Chapter 12: Preschoolers and Kindergarteners Copyright 2010 McGraw-Hill Companies, Inc. New York, New York
Preschool and Kindergarten Children <ul><li>These children can: </li></ul><ul><ul><li>Investigate a wide range of topics <...
Prerequisites for Toilet Training <ul><li>Control bladder and sphincter </li></ul><ul><li>Be aware of when she needs to go...
Gross Motor Skills <ul><li>Skills that require the use of the large muscles, such as: </li></ul><ul><ul><li>Running </li><...
Keys to Observing Physical Development <ul><li>Focus on movements, not outcomes </li></ul><ul><li>View movements from many...
Social and Emotional Development <ul><li>Caring teachers promote interactions </li></ul><ul><li>These interactions can fos...
Authentic Experiences <ul><li>Real experiences that have meaning for children </li></ul><ul><li>Can lay the foundation for...
Social Studies Enrichment <ul><li>Trips </li></ul><ul><ul><li>Provide authentic experiences </li></ul></ul><ul><ul><li>Enh...
Emergent Literacy <ul><li>Children’s reading and writing behaviors prior to actual reading and writing capability </li></u...
Conventions of Literacy <ul><li>Pre-literacy skills: </li></ul><ul><ul><li>How to hold a book </li></ul></ul><ul><ul><li>H...
Types of Language <ul><li>Decontextualized language: </li></ul><ul><ul><li>Descriptions of places, people, and things NOT ...
One-to-One Correspondence <ul><li>Can be taught using blocks and manipulatives </li></ul><ul><li>Is necessary for children...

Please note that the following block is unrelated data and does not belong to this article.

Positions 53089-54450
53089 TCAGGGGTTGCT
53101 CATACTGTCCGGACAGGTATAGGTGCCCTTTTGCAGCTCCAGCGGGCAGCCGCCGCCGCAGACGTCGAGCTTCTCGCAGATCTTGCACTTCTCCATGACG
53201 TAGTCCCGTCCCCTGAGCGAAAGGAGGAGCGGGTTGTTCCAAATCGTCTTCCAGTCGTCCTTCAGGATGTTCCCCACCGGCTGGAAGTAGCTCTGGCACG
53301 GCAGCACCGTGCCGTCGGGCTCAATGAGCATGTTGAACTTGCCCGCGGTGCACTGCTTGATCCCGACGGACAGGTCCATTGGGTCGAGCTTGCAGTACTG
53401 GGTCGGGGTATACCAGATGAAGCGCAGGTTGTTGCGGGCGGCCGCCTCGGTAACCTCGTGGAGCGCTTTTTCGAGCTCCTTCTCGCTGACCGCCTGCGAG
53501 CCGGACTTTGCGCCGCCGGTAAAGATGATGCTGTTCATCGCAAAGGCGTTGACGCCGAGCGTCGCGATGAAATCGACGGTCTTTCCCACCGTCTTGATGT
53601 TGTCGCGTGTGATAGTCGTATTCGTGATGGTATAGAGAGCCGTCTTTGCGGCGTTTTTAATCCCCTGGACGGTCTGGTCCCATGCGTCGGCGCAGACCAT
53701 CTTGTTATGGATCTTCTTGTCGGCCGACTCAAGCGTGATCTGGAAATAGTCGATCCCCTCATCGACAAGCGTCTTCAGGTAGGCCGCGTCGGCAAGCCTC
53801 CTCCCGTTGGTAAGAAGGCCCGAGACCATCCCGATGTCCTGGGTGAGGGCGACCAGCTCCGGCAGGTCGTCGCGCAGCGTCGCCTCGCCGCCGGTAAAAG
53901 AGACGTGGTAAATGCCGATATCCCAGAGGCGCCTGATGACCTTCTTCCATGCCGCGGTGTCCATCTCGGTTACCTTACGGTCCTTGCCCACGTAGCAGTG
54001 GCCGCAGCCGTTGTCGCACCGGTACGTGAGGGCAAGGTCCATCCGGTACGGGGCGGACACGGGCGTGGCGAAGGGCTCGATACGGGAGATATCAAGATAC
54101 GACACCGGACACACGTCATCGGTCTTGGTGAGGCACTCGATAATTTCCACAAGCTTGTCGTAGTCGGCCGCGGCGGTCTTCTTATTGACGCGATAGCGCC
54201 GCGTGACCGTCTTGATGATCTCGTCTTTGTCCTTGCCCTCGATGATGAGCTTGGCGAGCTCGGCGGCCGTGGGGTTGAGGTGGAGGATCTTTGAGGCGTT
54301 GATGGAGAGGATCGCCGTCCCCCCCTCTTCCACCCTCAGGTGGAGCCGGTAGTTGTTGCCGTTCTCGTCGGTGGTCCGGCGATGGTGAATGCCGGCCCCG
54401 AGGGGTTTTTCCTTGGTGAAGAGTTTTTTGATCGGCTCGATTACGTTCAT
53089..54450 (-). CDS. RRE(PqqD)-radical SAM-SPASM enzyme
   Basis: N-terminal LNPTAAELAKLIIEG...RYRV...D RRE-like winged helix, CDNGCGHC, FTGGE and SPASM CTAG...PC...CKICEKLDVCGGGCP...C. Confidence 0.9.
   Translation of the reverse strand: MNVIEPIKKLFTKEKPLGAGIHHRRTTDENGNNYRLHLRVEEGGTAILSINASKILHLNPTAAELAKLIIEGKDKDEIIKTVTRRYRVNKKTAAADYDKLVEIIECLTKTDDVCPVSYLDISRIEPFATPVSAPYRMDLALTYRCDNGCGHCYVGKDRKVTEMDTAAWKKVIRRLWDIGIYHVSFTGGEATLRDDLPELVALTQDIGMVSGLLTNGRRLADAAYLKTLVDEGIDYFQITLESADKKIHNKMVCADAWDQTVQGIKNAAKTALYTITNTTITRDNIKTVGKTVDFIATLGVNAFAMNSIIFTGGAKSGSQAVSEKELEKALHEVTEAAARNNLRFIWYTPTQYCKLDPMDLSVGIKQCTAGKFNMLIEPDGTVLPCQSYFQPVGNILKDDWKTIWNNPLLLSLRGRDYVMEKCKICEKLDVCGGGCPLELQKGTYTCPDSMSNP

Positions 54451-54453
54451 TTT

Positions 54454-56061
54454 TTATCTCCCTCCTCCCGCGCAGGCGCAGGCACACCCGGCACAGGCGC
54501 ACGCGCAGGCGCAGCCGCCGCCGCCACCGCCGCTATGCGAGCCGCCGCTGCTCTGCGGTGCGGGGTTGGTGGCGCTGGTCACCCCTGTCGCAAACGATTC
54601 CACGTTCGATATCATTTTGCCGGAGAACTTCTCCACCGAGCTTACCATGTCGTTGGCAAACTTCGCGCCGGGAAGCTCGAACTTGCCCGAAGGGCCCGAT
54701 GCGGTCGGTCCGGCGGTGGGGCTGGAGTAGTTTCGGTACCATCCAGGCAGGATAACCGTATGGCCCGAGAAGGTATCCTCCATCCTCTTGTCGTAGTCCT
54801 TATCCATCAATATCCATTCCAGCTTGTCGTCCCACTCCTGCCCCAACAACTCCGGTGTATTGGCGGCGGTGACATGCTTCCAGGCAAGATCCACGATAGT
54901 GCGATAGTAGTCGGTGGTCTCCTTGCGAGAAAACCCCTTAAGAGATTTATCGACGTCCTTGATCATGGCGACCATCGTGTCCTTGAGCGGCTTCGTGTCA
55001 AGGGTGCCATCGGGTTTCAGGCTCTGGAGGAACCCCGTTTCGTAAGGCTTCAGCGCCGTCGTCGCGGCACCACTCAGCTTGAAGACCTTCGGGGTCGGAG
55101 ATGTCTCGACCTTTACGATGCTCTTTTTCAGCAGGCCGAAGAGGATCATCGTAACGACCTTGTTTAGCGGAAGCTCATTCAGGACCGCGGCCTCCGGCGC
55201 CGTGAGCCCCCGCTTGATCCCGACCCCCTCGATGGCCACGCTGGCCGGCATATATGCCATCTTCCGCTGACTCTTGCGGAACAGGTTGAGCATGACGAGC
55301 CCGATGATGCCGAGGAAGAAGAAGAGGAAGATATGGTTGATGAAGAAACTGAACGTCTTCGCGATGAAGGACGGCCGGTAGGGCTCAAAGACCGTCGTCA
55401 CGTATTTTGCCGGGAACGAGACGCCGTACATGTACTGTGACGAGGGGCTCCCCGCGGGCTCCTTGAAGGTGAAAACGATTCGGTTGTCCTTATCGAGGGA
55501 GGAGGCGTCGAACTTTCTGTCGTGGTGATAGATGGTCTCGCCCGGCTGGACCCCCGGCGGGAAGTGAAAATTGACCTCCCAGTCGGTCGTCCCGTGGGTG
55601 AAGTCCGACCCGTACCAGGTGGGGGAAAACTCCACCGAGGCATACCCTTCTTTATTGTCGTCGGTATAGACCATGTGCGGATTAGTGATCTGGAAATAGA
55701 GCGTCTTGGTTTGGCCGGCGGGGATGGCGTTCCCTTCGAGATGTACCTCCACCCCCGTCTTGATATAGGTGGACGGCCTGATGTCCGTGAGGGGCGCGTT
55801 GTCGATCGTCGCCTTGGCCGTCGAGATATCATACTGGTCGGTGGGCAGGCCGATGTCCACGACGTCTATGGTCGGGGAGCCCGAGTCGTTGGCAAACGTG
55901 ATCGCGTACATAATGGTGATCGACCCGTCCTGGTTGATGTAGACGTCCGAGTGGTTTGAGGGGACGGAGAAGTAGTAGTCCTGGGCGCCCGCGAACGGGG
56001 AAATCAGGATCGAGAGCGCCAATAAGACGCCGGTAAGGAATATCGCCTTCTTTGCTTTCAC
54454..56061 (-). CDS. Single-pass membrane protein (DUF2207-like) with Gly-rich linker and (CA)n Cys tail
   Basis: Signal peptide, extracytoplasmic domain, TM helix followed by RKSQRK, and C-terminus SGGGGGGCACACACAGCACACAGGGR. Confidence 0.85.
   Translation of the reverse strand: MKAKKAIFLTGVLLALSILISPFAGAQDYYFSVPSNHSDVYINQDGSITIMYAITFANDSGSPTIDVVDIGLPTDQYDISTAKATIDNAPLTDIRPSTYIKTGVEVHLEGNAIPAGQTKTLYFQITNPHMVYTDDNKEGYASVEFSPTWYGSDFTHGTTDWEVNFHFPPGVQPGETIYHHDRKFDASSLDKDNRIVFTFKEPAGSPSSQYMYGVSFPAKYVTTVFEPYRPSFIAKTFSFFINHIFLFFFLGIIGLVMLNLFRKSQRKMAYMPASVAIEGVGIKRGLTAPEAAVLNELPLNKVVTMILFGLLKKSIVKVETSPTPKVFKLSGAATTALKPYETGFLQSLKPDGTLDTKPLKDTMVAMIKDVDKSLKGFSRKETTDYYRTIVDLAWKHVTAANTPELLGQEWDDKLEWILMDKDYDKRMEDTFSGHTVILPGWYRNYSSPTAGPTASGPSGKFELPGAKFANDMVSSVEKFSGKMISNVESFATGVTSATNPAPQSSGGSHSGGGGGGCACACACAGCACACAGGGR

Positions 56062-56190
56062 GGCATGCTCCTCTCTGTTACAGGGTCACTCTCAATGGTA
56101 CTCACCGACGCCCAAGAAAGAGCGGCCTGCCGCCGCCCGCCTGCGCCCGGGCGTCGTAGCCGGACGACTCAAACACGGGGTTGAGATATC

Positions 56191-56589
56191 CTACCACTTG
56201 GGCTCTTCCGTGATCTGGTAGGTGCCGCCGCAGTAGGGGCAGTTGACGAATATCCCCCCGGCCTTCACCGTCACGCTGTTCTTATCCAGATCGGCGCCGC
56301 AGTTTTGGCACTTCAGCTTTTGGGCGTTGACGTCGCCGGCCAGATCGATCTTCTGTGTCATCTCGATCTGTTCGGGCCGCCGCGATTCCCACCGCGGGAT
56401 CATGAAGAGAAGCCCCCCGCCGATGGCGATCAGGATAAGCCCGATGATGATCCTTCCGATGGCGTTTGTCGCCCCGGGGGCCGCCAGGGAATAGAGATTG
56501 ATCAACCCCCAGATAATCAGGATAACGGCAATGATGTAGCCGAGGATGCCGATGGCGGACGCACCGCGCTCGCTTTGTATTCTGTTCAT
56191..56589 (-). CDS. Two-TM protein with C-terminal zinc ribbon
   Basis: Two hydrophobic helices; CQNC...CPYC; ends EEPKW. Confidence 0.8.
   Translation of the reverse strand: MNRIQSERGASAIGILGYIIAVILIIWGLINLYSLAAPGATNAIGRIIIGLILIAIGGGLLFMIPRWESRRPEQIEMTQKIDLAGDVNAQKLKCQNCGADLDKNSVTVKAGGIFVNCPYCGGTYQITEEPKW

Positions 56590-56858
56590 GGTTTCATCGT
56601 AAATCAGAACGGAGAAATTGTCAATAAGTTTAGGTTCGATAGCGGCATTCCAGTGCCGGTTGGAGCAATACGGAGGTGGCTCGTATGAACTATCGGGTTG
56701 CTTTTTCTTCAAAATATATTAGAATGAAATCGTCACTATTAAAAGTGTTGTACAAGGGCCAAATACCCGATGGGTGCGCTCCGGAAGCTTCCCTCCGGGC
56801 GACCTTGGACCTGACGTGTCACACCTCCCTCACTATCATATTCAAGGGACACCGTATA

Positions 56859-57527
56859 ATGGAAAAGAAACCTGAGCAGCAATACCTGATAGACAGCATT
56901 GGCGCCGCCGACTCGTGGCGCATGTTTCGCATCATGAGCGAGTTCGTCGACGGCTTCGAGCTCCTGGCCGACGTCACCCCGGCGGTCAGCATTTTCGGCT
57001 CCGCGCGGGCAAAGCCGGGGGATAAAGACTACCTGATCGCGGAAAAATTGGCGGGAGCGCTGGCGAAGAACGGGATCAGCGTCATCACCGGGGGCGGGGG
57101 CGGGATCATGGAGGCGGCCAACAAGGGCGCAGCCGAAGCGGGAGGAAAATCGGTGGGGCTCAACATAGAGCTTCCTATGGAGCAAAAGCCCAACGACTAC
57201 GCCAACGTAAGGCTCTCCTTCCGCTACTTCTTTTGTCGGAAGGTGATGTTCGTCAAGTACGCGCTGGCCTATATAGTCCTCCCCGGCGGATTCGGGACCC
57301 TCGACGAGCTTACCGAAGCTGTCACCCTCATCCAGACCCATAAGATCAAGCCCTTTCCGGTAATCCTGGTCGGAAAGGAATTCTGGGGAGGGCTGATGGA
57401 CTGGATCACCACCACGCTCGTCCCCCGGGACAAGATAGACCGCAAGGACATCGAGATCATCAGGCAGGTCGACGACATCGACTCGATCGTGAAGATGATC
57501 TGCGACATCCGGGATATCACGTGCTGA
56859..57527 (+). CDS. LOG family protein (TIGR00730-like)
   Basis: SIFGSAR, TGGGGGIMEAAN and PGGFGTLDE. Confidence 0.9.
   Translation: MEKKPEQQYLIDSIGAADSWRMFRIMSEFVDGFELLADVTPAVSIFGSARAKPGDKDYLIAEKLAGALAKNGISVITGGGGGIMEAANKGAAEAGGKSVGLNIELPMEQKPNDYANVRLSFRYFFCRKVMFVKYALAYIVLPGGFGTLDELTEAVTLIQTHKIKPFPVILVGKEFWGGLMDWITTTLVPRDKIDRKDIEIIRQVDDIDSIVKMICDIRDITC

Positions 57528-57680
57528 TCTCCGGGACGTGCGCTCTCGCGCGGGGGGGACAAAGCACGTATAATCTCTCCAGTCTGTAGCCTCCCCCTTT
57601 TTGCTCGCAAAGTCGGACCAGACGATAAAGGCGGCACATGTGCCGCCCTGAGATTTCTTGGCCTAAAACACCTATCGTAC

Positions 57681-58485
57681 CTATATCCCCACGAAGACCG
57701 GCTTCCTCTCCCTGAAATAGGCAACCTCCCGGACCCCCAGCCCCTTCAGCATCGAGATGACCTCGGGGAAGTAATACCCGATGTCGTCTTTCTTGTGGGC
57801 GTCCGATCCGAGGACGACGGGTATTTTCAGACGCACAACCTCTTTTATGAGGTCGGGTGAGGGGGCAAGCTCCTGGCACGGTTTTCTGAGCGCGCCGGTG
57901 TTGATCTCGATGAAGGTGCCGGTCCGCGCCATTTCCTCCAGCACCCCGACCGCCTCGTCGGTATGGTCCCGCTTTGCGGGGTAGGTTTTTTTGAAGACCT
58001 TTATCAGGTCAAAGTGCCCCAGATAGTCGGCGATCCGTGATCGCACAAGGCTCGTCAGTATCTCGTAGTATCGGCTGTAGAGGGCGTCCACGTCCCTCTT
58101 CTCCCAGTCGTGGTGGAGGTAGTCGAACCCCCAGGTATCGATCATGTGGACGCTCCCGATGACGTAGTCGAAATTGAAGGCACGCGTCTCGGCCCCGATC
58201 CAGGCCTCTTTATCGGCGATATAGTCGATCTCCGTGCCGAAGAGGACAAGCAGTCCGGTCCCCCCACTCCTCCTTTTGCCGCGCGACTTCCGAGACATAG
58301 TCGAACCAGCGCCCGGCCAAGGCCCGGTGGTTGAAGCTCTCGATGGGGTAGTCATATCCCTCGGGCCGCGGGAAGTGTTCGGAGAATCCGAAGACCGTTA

Science <ul><li>Field trips with a purpose to local museums and parks </li></ul><ul><li>Help children create “field journa...
Phonemic Awareness <ul><li>“ The general ability to attend to language’s sounds as distinct from its meaning” (Epstein 200...
Art <ul><li>Use open-ended materials to enhance creativity and self-expression </li></ul><ul><ul><li>Markers </li></ul></u...
Technology <ul><li>Computers in the classroom can: </li></ul><ul><ul><li>Support your curriculum </li></ul></ul><ul><ul><l...
Creating Curriculum with the Children <ul><li>Arrange and stock the environment with materials that promote investigation ...
Emergent Curriculum <ul><li>A plan of activities that arises from children’s natural interest </li></ul><ul><li>Builds upo...
Integrated Curriculum <ul><li>Addresses all subjects as children explore a topic </li></ul><ul><ul><li>Read a story about ...
The Project Approach <ul><li>Three Phases: </li></ul><ul><ul><li>Discussion </li></ul></ul><ul><ul><li>Implementation </li...
Group Meetings (Circle Time) <ul><li>Can remind children of events to come </li></ul><ul><li>Can allow for reflection of r...
Routines <ul><li>Can strengthen teacher-child relationships </li></ul><ul><li>Can help children learn about themselves </l...
Considerations for Outside Equipment <ul><li>Durable materials </li></ul><ul><li>Structures that provide many challenges <...
Being an Advocate <ul><li>Is an integral part of professional development </li></ul><ul><li>Can be supported by the: </li>...
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Chapter 12: Preschoolers & Kindergartners

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Early Childhood Education: Learning Together
by Virginia Casper and Rachel Theilheimer
(c)2009 McGraw-Hill Publishing

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Chapter 12: Preschoolers & Kindergartners

  1. 1. Chapter 12: Preschoolers and Kindergarteners Copyright 2010 McGraw-Hill Companies, Inc. New York, New York
  2. 2. Preschool and Kindergarten Children <ul><li>These children can: </li></ul><ul><ul><li>Investigate a wide range of topics </li></ul></ul><ul><ul><li>Engage in social negotiations </li></ul></ul><ul><ul><li>Enjoy their growing skills and accomplishments </li></ul></ul>Copyright 2010 McGraw-Hill Companies, Inc. New York, New York